udev isn't hard


udev isn't hard

I had ignored udev for a while as it seemed too have a lot of arcane incantations (I know, it's Linux, I should be used to this) to do something that I could do just as easily with a script and I'd know when it triggered because I did it.

Along came a headless system that needed to map arbitrary devices FTDI serial chip devices to fixed /dev/ttyXYZ locations so that they could be discovered and accessed. Doing this in the apps that needed to access the data was going to prove tricky signalling either between apps or to the kernel while avoiding race conditions with exclusive access to the devices. Enter udev.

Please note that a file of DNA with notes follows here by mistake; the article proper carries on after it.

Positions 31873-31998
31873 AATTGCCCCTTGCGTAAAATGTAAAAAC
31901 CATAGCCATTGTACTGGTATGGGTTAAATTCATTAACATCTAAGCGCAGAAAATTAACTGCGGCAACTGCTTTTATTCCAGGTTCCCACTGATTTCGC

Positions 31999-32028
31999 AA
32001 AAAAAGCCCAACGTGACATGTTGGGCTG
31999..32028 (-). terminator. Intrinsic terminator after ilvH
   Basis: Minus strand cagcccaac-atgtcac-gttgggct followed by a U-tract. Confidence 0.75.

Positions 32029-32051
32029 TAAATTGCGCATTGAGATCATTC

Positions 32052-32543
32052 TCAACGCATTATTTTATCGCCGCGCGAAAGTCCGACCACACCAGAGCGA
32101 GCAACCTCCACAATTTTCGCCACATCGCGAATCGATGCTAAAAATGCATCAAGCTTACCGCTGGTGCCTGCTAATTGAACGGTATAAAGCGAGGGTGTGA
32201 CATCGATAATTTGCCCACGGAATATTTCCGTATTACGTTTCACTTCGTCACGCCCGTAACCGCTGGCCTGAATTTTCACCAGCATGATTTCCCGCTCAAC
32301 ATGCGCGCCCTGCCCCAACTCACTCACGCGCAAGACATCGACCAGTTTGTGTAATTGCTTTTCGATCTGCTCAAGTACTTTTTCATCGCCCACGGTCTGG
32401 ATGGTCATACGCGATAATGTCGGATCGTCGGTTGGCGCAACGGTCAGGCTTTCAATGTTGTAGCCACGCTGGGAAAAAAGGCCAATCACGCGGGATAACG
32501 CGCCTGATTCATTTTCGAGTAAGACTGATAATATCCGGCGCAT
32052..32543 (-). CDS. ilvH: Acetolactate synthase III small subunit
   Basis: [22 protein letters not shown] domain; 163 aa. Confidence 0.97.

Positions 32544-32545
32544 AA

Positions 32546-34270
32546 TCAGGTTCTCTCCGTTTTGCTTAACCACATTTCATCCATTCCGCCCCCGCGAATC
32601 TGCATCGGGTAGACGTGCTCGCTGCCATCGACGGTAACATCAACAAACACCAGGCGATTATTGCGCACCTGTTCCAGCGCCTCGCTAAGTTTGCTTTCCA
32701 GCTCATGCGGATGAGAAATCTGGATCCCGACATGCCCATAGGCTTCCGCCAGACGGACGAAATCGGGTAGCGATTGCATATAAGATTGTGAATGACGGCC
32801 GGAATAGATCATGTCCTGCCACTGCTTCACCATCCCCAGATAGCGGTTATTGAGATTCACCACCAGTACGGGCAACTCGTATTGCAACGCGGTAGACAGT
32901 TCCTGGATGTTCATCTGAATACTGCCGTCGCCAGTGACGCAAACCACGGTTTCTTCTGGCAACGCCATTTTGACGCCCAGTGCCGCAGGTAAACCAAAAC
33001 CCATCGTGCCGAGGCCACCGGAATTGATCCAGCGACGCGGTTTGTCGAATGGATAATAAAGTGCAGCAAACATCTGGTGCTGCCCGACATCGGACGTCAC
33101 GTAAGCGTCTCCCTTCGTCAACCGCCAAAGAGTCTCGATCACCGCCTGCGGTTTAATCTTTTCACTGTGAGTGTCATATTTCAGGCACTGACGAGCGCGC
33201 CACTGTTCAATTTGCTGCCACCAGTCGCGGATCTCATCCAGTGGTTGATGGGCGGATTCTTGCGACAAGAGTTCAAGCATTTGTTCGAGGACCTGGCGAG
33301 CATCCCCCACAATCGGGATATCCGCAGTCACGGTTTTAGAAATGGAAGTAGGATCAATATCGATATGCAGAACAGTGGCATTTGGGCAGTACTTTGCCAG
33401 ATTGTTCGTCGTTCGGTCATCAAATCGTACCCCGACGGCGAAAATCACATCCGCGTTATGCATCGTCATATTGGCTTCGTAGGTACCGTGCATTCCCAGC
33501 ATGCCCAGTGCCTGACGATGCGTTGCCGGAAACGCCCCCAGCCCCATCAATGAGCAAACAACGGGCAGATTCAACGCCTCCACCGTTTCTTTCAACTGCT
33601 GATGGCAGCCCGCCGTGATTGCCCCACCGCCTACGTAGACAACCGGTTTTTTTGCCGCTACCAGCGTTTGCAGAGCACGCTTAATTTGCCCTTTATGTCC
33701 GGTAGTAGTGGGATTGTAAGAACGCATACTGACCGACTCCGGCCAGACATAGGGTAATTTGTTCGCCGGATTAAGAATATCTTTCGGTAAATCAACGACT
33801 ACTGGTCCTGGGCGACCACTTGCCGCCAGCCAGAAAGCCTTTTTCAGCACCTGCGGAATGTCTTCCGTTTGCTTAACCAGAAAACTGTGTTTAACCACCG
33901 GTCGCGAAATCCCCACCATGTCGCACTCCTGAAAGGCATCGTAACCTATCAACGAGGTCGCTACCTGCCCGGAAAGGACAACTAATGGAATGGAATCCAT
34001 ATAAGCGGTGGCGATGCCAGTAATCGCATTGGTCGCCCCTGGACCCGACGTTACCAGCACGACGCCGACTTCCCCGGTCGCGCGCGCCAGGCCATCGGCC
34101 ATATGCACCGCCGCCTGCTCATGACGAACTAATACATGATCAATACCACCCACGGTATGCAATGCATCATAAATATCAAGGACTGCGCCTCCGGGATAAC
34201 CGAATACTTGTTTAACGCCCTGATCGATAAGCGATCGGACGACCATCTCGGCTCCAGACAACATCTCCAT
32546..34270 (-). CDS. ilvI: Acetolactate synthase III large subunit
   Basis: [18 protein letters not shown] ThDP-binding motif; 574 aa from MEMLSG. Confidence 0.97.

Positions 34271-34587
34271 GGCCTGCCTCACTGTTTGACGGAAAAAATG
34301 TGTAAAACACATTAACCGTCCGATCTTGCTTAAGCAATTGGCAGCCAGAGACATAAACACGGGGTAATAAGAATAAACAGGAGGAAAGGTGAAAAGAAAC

I started with this article but quickly had more questions and found Daniel Drake (dsd)'s site about writing udev rules that is relevant today even though it's over a decade old (although the udevinfo command was udevadm info for me). In particular it calls out the difference between ATTRS (match the listed attribute anywhere in the device tree) and ATTR (match the listed attribute only on the leaf device) which can be confusing.

A little sysfs / udevadm info inspection yielded:

SUBSYSTEM=="tty", ATTRS{idVendor}=="0403", ATTRS{idProduct}=="6001", ATTRS{manufacturer}=="someMan", SYMLINK+="ttyXYZ"

And I know reliable have the product from someMan at ttyXYZ (and the system only has room for one at a time so I can skip dealing with mulitples).

Some other references that were helpful: https://v2.openhab.org/addons/bindings/serial1/ default rules are at /lib/udev/rules.d/60-persistent-serial.rules

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